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US tumbles in global competitiveness ranking

US tumbles in global competitiveness ranking
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The U.S. fell in the Institute for Management Development's (IMD) World Competitiveness ranking an annual report on the world's economies for the second consecutive year.

After dropping to third and conceding the top spot to Singapore in 2019, America tumbled even further in the rankings this year, sliding all the way down to 10.

The IMD, a business school in Switzerland, explained in an article about its results that the U.S.'s nearly two-year trade war with China hurt both countries.

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"Trade wars have damaged both China and the USA’s economies, reversing their positive growth trajectories," the IMD said. "China this year dropped to 20th position from 14th last year."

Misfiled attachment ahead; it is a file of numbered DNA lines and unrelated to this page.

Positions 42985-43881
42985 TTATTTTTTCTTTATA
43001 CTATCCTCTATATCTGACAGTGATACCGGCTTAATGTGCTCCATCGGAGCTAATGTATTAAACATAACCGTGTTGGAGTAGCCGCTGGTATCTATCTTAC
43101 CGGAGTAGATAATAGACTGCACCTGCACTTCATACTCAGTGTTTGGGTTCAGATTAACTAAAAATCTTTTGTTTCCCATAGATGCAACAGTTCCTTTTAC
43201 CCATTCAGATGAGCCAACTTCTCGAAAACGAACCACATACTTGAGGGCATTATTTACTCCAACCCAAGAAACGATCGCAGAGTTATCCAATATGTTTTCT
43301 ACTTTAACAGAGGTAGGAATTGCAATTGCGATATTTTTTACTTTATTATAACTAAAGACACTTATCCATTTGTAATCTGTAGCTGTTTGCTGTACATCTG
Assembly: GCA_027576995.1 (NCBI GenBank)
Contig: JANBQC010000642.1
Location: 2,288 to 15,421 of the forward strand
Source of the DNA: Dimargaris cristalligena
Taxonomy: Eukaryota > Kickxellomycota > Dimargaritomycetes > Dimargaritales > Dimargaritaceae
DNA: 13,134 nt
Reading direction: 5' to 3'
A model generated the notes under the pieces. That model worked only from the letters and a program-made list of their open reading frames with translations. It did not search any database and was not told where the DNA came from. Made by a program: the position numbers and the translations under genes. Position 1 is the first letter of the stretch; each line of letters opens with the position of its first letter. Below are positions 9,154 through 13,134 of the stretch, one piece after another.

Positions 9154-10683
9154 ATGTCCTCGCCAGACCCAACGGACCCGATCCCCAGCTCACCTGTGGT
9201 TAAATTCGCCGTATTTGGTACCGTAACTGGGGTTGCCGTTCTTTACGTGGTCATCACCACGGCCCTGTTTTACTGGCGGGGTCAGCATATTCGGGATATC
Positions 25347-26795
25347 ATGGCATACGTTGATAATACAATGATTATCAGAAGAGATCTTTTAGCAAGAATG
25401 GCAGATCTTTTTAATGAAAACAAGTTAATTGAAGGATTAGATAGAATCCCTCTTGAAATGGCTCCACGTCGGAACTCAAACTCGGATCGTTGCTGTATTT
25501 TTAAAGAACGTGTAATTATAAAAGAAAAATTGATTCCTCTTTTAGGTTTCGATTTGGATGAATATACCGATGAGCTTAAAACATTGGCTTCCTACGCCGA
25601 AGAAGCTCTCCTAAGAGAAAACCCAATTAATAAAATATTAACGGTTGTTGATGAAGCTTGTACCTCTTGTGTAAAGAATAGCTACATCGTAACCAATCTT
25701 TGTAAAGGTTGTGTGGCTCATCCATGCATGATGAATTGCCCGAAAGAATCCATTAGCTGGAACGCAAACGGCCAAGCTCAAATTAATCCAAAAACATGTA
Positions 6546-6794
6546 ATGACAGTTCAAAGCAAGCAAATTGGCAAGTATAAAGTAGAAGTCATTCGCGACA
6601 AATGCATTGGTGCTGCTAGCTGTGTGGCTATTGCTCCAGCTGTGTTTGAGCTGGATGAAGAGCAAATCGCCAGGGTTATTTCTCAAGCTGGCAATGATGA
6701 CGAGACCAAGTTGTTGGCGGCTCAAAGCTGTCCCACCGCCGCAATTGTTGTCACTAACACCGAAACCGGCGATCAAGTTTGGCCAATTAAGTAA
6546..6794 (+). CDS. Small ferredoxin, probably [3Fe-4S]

The IMD has been conducting its annual report since the late 1980s. When compiling the rankings, the IMD World Competitiveness Center looks at a long list of criteria, including government spending and employment. Additionally, the group added criteria this year to take into account the importance of meeting the United Nations' Sustainable Development Goals a list of 17 goals agreed upon in 2015 by the member nations of the body to be achieved by 2030.

"The criteria provide a perception of where the economy stands with respect to different sustainable goals that need to be satisfied in 10 years, such as education and the environment, inclusion and empowerment, aging and health," the statement read.

Arturo Bris, director of the center, said in the statement that the rankings reflect the ability of smaller economies to handle significant crises, such as the current coronavirus pandemic.

“The benefit of small economies in the current crisis comes from their ability to fight a pandemic and from their economic competitiveness,” Bris said. “In part, these may be fed by the fact it is easy to find social consensus.”

Canada, the United States' bordering ally, jumped from 13th in 2019 to eighth this year.

The top five countries were Singapore, Denmark, Switzerland, the Netherlands and Hong Kong. The IMD attributed Singapore's success to its "robust international trade and investment, employment and labor market measures."